City of Lincoln Council has confirmed that cladding used at the Shuttleworth House tower block is fire resistant following concerns from residents after the Grenfell Tower blaze.
So far, 30 people have been confirmed dead and 24 people remain in hospital after a fire ripped through the 24-storey building in West London in the early hours of June 14.
Hi Paul, the cladding used on Shuttleworth House is different to that used on Grenfell Tower.
— Lincoln Council (@lincolncouncil) June 15, 2017
Bob Ledger, strategic director for housing at City of Lincoln Council, said: “Our thoughts are with everyone involved in the shocking and devastating incident that unfolded in London this morning.
“Our tower blocks have provided a safe environment for tenants for 50 years but there is no room for complacency when it comes to fire safety.
“We would like to reassure tenants that all our fire safety checks are up-to-date and we meet with the fire service regularly to review safety in all our communal housing.
“We have one block in the city with external insulation cladding and the system used features British Standard fire-resistant properties.
“It is too early to speculate on the factors surrounding this morning’s horrific incident, but we will take on board any lessons to be learned as the facts emerge.”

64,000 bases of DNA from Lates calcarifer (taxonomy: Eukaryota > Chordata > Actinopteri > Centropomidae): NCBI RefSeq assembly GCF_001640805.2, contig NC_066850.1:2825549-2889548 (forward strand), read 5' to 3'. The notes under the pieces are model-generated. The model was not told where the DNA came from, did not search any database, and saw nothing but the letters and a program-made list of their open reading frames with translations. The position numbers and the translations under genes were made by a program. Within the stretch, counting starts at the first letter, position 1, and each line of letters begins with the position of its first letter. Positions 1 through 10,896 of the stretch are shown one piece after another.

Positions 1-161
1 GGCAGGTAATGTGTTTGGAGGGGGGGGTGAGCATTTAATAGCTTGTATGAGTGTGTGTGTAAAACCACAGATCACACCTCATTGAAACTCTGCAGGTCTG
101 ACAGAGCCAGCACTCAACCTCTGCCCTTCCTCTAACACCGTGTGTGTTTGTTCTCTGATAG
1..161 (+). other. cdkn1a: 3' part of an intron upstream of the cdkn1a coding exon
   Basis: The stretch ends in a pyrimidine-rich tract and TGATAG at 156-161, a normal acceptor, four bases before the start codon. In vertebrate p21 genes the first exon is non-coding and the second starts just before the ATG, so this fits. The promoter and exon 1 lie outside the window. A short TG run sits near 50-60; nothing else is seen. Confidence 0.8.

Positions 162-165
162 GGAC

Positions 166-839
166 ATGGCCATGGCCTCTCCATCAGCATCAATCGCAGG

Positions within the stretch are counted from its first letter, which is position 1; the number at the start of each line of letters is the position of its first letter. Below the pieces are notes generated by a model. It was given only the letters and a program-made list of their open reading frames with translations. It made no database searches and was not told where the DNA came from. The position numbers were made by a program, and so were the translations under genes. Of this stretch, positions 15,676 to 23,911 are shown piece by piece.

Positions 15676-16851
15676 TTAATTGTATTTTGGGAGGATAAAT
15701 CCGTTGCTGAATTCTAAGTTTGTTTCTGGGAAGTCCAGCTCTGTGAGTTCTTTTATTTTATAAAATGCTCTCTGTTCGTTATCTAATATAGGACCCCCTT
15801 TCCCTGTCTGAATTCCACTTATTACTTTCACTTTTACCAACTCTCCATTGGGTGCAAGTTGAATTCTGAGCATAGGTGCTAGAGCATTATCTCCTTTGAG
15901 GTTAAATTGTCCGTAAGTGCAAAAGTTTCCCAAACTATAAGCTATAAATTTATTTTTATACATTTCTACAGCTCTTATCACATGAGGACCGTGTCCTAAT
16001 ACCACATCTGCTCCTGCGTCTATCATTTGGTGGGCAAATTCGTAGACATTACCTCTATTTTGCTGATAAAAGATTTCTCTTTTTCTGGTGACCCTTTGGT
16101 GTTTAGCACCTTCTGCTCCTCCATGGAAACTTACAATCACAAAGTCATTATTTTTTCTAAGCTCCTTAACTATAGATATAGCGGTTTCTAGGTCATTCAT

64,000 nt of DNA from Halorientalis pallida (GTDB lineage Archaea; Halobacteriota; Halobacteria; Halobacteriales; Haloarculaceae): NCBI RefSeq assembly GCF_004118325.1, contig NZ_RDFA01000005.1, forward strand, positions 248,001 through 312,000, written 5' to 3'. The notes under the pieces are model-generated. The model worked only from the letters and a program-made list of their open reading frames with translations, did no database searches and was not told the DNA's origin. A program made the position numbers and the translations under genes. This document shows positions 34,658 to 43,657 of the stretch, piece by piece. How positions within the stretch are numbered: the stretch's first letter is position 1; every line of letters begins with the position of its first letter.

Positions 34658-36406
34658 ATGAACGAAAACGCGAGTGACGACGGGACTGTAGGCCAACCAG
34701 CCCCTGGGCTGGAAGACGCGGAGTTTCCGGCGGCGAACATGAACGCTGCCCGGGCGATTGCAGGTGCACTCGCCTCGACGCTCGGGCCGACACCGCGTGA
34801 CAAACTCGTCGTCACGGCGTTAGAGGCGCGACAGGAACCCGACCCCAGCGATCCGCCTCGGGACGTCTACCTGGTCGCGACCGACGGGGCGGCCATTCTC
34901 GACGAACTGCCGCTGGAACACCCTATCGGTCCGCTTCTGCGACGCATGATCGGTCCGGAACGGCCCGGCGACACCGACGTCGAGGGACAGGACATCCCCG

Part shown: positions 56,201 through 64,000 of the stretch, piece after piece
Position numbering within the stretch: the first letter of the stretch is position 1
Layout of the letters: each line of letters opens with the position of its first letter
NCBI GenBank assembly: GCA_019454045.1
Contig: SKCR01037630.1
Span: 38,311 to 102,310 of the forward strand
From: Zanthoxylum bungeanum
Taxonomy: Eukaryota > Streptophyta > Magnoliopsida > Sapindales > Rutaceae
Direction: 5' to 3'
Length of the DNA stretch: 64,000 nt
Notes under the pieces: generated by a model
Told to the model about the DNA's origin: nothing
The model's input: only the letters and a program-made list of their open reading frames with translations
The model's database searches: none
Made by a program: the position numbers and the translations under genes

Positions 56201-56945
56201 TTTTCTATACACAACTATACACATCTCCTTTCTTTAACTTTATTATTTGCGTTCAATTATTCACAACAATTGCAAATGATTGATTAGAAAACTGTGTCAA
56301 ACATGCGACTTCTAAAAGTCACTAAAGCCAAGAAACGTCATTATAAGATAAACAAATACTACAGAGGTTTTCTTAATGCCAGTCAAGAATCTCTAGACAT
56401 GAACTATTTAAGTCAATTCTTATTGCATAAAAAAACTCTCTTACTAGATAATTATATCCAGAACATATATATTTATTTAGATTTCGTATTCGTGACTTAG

Crews at Lincolnshire Fire and Rescue are continuing with training on high rise building to ensure the safety of residents around the county.
Lincolnshire Fire and Rescue is also reassuring local people about its prevention and response arrangements for high-rise buildings.
Advice for people living in high-rise accommodation:
- Make sure you have a working smoke alarm.
- Familiarise yourself with the Fire Procedures – if you don’t know ask your landlord.
- Make an escape plan so that you and your family are fully prepared if there’s a fire in your flat.
- Tell everyone in your home what the escape plan is, and where the door key is.
- Practice what you would do if you had a real fire.
- Make sure exits are kept clear of obstructions, and doors to stairways are not damaged or faulty.
- Use the stairs, not the lift, when leaving the building in the event of a fire.
- In the event of a fire, never assume that someone else has called 999. Make sure your neighbours know about the fire. Knock on their doors on your way out.